All’s well that end’s well — even if it is a quarter till midnight.
A lengthy Wilmette Village Board meeting, which covered multiple issues, on Tuesday, Feb. 28, ended with trustees approving a liquor license for incoming bakery/restaurant EvaDean’s and setting a course for the restaurant’s partial use of Veterans Park.
An informal poll showed a majority of trustees supported a nonexclusive licensing agreement allowing EvaDean’s to share the Village-owned park with the community, and Village staff was directed to draw up the agreement for future discussion and consideration.
“I hope you EvaDean’s folks view this as a positive,” Trustee Peter Barrow said to three of the restaurant’s leaders who were in attendance. “That we are moving forward, that we are giving the staff good direction and we have a sense what we’re going to do. And I hope this enables you to stick to your timetable, because we all are eager to see you open and successful.”
As previously reported by The Record, EvaDean’s purchased the building at 1115-1117 Central Ave. — the longtime home to children’s clothing store Lad & Lassie — in March 2022 with knowledge of potential incentives and potential use of Veteran’s Park.
Lad & Lassie closed in early 2020, leaving a 6,000-square-foot vacant building in the heart of downtown Wilmette. According to previous board memos, finding a tenant “was a challenge” because of the size, shape and age of the building.
In marketing materials for the space, which trustees viewed prior to their release, the Village included an image of restaurant diners seated in Veterans Park.
In 2021, the Downer family — including Jory Downer, owner of Bennison’s Bakery in Evanston — began discussions with the Village on EvaDean’s to be operated by Jordana Downer and husband Garrett VanBergen.
A financial incentive and limited use of the public park reportedly received “informal support” from the board prior to the Downers’ purchase of the property, but at January’s board meeting, Trustee Dan Sullivan criticized internal communication around the project and did not support liquor service in Veterans Park.
During Tuesday’s meeting, Sullivan retracted his pledge to vote against EvaDean’s liquor license and said after reading a recent letter from the Downer family he had a better grasp on the restaurant’s business model and intentions.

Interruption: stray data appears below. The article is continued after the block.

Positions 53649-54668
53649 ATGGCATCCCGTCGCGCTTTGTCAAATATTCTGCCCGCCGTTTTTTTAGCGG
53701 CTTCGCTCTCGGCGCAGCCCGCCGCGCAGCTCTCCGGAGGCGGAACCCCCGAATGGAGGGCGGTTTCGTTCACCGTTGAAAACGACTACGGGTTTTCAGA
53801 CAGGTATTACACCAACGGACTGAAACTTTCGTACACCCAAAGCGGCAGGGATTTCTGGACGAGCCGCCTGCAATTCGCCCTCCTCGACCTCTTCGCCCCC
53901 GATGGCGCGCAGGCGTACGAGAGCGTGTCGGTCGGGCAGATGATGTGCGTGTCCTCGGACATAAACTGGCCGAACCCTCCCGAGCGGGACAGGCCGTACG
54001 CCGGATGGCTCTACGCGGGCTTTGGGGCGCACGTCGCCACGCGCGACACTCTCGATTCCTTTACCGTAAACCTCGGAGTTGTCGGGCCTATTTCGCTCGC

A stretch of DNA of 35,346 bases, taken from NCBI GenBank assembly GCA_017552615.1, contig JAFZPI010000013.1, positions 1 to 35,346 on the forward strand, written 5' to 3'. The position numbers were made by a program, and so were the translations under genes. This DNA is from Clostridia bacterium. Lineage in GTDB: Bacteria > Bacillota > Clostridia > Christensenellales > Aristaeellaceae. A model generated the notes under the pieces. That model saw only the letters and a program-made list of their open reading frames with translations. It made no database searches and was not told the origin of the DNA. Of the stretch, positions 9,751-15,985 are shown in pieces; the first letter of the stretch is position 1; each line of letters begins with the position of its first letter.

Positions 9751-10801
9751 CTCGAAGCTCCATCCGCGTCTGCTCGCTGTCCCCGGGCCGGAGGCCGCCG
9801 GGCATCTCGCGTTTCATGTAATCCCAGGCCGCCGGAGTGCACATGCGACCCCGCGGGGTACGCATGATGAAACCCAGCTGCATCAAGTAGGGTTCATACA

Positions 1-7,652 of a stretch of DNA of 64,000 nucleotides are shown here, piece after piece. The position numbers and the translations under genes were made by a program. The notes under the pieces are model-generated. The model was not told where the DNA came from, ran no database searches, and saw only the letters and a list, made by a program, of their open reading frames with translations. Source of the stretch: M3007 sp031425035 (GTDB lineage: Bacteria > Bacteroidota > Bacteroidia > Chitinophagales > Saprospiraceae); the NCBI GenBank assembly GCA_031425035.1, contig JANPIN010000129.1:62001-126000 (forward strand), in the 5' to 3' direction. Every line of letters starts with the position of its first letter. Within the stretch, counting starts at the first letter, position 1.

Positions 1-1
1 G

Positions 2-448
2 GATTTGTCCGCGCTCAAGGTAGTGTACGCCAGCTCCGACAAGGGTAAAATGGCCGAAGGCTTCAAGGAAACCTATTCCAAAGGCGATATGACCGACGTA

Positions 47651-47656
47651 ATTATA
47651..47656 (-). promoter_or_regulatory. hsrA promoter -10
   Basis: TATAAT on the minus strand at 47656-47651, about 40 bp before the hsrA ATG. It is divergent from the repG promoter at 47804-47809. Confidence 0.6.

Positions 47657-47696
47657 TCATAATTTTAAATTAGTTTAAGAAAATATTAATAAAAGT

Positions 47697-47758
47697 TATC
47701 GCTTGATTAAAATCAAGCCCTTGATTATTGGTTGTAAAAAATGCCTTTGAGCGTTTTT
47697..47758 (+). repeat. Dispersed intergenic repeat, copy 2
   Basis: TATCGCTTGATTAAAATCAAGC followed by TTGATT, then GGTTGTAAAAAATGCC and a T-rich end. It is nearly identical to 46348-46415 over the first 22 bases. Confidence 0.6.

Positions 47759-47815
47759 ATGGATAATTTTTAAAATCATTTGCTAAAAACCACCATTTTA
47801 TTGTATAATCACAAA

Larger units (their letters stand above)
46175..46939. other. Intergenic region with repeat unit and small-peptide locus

“I’m the one who has added stress to you both,” Sullivan said to Jory and Jordana Downer. “… I have tossed and turned on this since I raised this a few weeks ago. It has nothing to do with (the restaurant). I welcome you and hope you’re wildly successful. … My frustration at the time was you were getting advice and we weren’t seeing the full picture. I needed to see the full picture. This letter finally did it for me.”
Breaking the tension in the room, Jory Downer then quipped from the lectern, “He’s not such a bad guy,” drawing a round of laughter from throughout council chambers.
Sullivan, though, did remain steadfast in his general opposition to the Village licensing a public park, an agreement that would be a first for the Village should it come to fruition.
Special guests John Jacoby, a former Wilmette Village President, and Andy Haszlakiewicz, the last commander of the shuttered American Legion Post 46, spoke at the meeting.
Veterans Park was commissioned and named during Jacoby’s administration in the 1980s.
“We did not intend for this to be a memorial. … We did not intend to create hallowed ground,” Jacoby said. “We just intended to thank the veterans for their service and to hold them up as a model of service for the state, nation and community.”
Though Post 46 members have since combined with another local legion chapter, Haszlakiewicz continues to assist in the Village’s Veterans Day ceremonies at Veteran’s Park.
Haszlakiewicz said he polled former Post 46 members and received 12 responses — all in favor of a more active use of the small park.
“They all said the same thing, that it was a great idea,” he said. “It’s going to give exposure to that park and that (flag pole with tribute plaque at the center of the park). All that park has been used for is as a pass through to a parking lot.”
EvaDean’s plan calls for outdoor dining using about a third of Veterans Park, which is to the east of the building. Preliminary renderings call for seating to be set back off Central Avenue and away from the flag pole.
The setup would need a buildout that would undo a portion of the $127,000 park rehab the Village recently funded. The work could cost about $60,000 and include the relocation of a tree, Village Manager Mike Braiman said.
Trustees favored shared costs for the renovations; though, details on the project’s finances are not final.
Four board members — Kathy Dodd, Gina Kennedy, Peter Barrow and Village President Senta Plunkett — favored a nonexclusive licensing agreement with EvaDean’s, meaning the seating would also be open to the public when not in use by restaurant customers. The other trustees signaled a preference to keep the tables exclusive to EvaDean’s during its business hours (proposed 7 a.m.-4 p.m.), while Sullivan said he was not supportive of any licensing of the park.
EvaDean’s liquor license was approved with unanimous trustee support.
Braiman said staff will develop a draft of a license agreement and share it at an unspecified future meeting.
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